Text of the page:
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Local pubs serve up celebration

St. Patrick’s Day festivities spread over the weekend

Published: Monday, March 18, 2013 5:30 a.m. CDT • Updated: Monday, March 18, 2013 10:54 p.m. CDT
(Gary L. Gates – For the Daily Chronicle)
Downers Grove natives Kevin Frank (center) and Pat Scaccia (right) laugh with O'Leary's Restaurant and Pub waitress Makaela Huerta on Sunday during St. Patrick's Day festivities.

DeKALB – Not everyone can have a name like Ron McCaslin, but as far as he is concerned, everyone is just as Irish as he is on March 17. 

McCaslin was one of many to flock to area pubs Sunday and throughout the weekend to celebrate St. Patrick’s Day. McCaslin, who has never missed an opportunity to celebrate the day dedicated to his heritage, spent Sunday at DeKalb’s most Irish establishment, ­ O’Leary’s Restaurant & Pub. 

“Going to pubs is always a good idea on St. Patrick’s Day because you get that true Irish feeling,” he said. “As far as I’m concerned, everyone is Irish today. You’ve got to have fun.”

O’Leary’s was a hotspot all weekend for people looking to tap into their inner Irish, said co-owner Debbie Witmer. The restaurant had live music, including bagpipers, Friday through Sunday and had specials from the traditional corned beef and cabbage to Jameson pot roasts. 

By Sunday afternoon, Witmer said O’Leary’s had served more than 650 pounds of corned beef and was out of green beer. 

“It’s huge for us,” she said of St. Patrick’s Day. “This is our ninth year, and we’re starting to see some of the same faces,” Witmer said. “It’s great knowing we are becoming part of people’s tradition.”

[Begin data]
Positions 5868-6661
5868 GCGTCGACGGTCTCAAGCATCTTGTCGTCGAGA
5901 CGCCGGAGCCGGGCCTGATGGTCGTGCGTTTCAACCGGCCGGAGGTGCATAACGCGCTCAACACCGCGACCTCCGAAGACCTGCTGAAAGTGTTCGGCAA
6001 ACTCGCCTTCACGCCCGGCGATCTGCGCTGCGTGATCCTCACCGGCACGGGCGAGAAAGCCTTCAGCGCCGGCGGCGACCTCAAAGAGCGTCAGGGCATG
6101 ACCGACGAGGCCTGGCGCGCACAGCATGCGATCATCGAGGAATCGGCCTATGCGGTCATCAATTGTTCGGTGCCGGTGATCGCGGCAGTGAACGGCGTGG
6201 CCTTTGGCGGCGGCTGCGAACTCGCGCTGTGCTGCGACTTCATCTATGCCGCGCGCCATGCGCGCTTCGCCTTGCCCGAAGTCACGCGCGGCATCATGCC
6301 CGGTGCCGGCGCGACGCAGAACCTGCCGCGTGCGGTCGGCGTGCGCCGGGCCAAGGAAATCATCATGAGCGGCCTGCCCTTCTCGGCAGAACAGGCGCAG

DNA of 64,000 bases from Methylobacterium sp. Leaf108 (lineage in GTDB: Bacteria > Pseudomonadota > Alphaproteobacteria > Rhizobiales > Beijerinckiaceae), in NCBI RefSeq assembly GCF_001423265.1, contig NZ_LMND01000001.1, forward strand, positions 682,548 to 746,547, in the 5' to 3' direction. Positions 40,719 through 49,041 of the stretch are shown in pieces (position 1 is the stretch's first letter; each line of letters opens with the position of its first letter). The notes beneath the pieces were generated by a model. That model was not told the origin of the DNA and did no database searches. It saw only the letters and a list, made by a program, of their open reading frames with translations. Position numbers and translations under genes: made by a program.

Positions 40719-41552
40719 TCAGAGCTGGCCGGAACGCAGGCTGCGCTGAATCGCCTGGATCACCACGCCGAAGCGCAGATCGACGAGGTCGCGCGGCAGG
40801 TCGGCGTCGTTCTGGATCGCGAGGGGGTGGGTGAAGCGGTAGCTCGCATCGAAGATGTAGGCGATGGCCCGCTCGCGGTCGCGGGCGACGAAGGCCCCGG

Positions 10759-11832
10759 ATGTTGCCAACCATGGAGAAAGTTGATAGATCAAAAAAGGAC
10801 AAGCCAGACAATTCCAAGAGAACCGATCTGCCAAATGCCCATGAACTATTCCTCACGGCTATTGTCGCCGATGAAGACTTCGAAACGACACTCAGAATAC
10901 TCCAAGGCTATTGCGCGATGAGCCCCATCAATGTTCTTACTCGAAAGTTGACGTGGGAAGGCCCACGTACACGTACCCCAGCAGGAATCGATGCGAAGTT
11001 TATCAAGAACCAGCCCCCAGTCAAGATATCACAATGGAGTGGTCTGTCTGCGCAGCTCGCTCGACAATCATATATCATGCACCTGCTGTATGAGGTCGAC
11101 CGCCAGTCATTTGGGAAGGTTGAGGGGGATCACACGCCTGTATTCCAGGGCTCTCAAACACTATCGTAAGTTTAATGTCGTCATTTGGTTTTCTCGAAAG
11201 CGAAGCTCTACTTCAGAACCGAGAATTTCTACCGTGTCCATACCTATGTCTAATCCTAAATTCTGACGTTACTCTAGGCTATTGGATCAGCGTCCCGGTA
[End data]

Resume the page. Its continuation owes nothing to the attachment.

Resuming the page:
While many think of bagpipes and Irish folk songs during St. Patrick’s Day, Marc Hanson said there was still a place for familiar songs during one of the biggest parties of the year. 

Hanson, a Maple Park musician, performed acoustic renditions of popular songs spanning multiple decades Sunday at O’Learys. He said even if the tunes were not Irish, they still added to the celebration. 

“People always want to hear music they can relate to,” Hanson said. “Sometimes people don’t know those Irish drinking songs and can’t get into it.”

For thousands to celebrate, it required a few people to work Sunday. Cara Billuni, a manager at Fatty’s Pub & Grille, stayed busy Sunday running popular St. Patrick’s Day drinks such as Jameson and Guinness from table to table.

The workload was not overwhelming, though, because the holiday’s appearance on a Sunday caused the bulk of people to celebrate a day early.

“It’s not as busy as we may have expected, but [Saturday] night was,” she said. “It’s different because it’s on Sunday.”

Al Dobie was not deterred because the holiday fell on a Sunday. Dobie, a San Diego resident, was in town to visit his granddaughter. Although a frequent patron of Fatty’s during his visits to Northern Illinois University, he had never attended a St. Patrick’s Day.

After finding a table, he had only two things on his mind.

“It’s the first time I’ve been out here on St. Patrick’s Day so I wanted to see it firsthand,” he said. “I’m just looking forward to the corn beef and cabbage.”

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